Chancellor George Osborne this morning promised "draconian" measures to slash IT costs, as part of £6.2 billion being cut from government spending.

Some £1.7 billion will be directly cut from “IT programmes, suppliers and property”, Osborne said in a speech outside the Treasury. A further £1.15 billion will come from discretionary spending, including consultancy, with “immediate” renegotiation to take place with suppliers.

The Chancellor did not go in to detail on what he called the “unnecessary” programmes to be cut, but last week deputy prime minister Nick Clegg set out a list of projects that would be ended, totalling £7 billion in value over their lifetime.

These projects include the £1.3 billion identity cards scheme, as well as the £3.6 billion biometric passports database. The £224 million ContactPoint database of children will also be scrapped. The plan for internet service providers and phone companies to hold records of all the web, email and phone communications of UK citizens will be shelved – some £2 billion of public money had been allocated for this.

No details have been revealed on the future of the controversial £12.7 billion NHS National Programme for IT, which includes a scheme to create centralised digital patient records for everyone in the country. But many of the contracts, including with NHS IT suppliers, are understood to contain tough penalty clauses meaning it would be difficult for the government to cancel them.

The British Educational Communications and Technology Agency (BECTA), will be closed, delivering up to £80 million in savings.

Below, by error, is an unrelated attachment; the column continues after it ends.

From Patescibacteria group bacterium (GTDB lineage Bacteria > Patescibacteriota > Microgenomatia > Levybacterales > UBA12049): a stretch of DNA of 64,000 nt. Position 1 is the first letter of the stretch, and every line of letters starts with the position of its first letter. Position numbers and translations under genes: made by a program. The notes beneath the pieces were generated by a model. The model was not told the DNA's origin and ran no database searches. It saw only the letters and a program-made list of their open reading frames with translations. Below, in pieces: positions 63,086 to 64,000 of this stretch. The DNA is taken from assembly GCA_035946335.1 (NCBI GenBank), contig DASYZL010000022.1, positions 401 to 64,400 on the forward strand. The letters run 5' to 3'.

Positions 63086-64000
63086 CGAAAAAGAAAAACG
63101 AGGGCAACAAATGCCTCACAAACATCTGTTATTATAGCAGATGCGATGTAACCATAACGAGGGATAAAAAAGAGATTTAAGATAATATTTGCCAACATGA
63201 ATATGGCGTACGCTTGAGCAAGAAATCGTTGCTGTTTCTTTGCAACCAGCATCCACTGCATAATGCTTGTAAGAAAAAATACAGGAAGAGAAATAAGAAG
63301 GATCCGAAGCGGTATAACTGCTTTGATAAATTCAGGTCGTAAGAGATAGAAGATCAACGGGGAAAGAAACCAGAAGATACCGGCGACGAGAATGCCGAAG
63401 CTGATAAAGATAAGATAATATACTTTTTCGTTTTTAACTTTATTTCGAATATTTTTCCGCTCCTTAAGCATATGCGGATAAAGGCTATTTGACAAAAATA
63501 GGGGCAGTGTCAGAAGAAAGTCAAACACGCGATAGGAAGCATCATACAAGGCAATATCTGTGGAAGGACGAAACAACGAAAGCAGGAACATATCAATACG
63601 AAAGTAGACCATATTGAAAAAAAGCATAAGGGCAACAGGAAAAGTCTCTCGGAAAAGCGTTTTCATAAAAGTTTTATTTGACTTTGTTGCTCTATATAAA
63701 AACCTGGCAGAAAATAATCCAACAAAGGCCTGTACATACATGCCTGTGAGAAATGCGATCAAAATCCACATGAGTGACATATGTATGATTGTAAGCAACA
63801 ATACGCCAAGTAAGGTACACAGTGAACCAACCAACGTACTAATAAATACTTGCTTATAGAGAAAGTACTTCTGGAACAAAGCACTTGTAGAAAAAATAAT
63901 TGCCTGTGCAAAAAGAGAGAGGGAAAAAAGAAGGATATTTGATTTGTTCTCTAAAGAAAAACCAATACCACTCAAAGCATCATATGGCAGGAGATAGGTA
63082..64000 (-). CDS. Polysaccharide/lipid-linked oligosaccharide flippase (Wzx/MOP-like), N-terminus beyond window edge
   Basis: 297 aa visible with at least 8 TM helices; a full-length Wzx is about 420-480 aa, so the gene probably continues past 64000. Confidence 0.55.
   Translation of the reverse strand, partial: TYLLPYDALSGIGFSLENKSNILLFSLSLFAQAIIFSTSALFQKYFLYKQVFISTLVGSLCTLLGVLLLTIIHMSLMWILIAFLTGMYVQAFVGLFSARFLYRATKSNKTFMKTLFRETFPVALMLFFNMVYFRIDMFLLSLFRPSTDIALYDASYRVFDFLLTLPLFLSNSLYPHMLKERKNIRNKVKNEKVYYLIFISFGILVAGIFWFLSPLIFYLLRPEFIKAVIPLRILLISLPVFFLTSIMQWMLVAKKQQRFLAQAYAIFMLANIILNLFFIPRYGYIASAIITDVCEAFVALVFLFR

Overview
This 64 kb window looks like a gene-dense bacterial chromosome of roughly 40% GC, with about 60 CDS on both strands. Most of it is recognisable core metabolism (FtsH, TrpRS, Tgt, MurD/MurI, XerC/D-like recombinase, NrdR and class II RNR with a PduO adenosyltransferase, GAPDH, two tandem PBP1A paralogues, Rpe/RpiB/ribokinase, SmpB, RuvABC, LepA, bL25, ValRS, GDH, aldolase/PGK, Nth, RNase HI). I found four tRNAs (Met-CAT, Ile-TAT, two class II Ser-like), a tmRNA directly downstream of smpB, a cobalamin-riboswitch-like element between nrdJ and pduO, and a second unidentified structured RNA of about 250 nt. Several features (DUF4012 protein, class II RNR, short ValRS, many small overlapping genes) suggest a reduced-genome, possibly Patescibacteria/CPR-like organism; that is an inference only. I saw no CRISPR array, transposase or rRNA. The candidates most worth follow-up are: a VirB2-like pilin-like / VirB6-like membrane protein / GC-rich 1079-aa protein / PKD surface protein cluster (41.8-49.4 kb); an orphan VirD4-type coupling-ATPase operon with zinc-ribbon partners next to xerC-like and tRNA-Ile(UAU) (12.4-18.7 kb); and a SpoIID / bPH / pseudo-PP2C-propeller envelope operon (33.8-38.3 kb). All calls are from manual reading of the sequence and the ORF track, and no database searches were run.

Osborne said he had “frozen” the “hundreds” of projects – including IT – that had been signed off by the Labour government between the start of the year and the election. While “vital” schemes, such as those affecting ongoing military operations in Afghanistan, would not be cancelled, the rest will be reviewed.

It is understood the projects include £1.8 billion of IT spending commitments before the election. These include a £1.2 billion e-Borders system for immigration, and a £600 million pensions processing offshoring deal.

Under a new office, called the Efficiency and Reform Group, there will also be an immediate freeze on all new IT spending over £1 million.

The government will now renegotiate contracts with its 70 main suppliers, including those providing IT. It promised that the new ERG office would provide “clout” in these negotiations.

“We are going to take some draconian measures on IT, advertising and consultancy,” said David Laws, chief secretary to the Treasury, at the same press conference. “We need to send out a shock wave to get step change in behaviour.”

A further £95 million will be cut from ongoing departmental IT operational costs. “Our first priority is to cut out waste,” said Laws.

This article originally appeared in CIO sister title ComputerworldUK